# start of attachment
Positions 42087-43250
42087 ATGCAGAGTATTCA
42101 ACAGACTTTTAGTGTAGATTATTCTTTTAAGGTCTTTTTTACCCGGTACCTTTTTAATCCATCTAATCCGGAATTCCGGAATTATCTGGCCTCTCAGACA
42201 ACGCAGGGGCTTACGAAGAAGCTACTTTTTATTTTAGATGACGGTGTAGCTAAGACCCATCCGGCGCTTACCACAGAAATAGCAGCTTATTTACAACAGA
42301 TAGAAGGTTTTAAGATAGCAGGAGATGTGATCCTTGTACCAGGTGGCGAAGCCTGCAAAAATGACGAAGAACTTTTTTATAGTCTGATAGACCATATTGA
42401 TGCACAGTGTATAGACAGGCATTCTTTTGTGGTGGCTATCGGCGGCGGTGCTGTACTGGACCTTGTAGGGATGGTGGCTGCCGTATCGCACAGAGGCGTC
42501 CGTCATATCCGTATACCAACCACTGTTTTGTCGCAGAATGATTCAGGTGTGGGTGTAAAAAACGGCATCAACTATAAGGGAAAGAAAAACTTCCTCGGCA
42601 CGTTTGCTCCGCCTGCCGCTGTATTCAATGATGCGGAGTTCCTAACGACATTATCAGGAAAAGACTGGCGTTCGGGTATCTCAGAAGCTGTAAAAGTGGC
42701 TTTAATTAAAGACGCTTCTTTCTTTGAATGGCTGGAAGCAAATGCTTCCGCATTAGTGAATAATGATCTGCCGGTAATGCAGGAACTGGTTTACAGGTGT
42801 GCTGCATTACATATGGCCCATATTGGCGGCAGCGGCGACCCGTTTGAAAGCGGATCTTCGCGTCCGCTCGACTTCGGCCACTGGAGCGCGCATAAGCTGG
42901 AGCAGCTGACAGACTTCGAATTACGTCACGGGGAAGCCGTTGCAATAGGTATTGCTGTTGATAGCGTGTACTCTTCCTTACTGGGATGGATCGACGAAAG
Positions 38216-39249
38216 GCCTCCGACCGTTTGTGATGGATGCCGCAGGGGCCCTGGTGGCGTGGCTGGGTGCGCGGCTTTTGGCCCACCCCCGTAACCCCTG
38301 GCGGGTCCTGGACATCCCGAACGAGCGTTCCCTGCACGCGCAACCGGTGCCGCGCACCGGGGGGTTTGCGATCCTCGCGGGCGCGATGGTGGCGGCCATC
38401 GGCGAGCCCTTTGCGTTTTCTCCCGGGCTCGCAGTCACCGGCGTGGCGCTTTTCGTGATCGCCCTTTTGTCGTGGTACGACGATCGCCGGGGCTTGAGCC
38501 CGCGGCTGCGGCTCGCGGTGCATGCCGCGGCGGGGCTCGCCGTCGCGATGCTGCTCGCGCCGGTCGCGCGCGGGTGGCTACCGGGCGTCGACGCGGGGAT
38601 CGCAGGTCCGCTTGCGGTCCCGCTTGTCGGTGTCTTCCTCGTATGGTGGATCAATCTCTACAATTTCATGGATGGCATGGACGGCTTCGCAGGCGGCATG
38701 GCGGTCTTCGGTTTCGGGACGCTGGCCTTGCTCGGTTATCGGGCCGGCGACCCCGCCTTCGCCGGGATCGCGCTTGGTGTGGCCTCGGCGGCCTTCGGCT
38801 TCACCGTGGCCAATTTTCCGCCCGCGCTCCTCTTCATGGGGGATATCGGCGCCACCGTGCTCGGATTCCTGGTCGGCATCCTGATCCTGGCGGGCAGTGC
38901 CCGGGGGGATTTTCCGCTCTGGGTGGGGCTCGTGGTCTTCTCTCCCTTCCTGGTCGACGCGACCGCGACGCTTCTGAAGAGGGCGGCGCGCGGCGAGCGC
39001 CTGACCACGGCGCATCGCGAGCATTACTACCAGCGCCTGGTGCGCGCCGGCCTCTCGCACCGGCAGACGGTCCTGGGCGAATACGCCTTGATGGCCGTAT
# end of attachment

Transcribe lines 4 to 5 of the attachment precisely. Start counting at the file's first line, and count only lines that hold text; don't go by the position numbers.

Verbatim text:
42201 ACGCAGGGGCTTACGAAGAAGCTACTTTTTATTTTAGATGACGGTGTAGCTAAGACCCATCCGGCGCTTACCACAGAAATAGCAGCTTATTTACAACAGA
42301 TAGAAGGTTTTAAGATAGCAGGAGATGTGATCCTTGTACCAGGTGGCGAAGCCTGCAAAAATGACGAAGAACTTTTTTATAGTCTGATAGACCATATTGA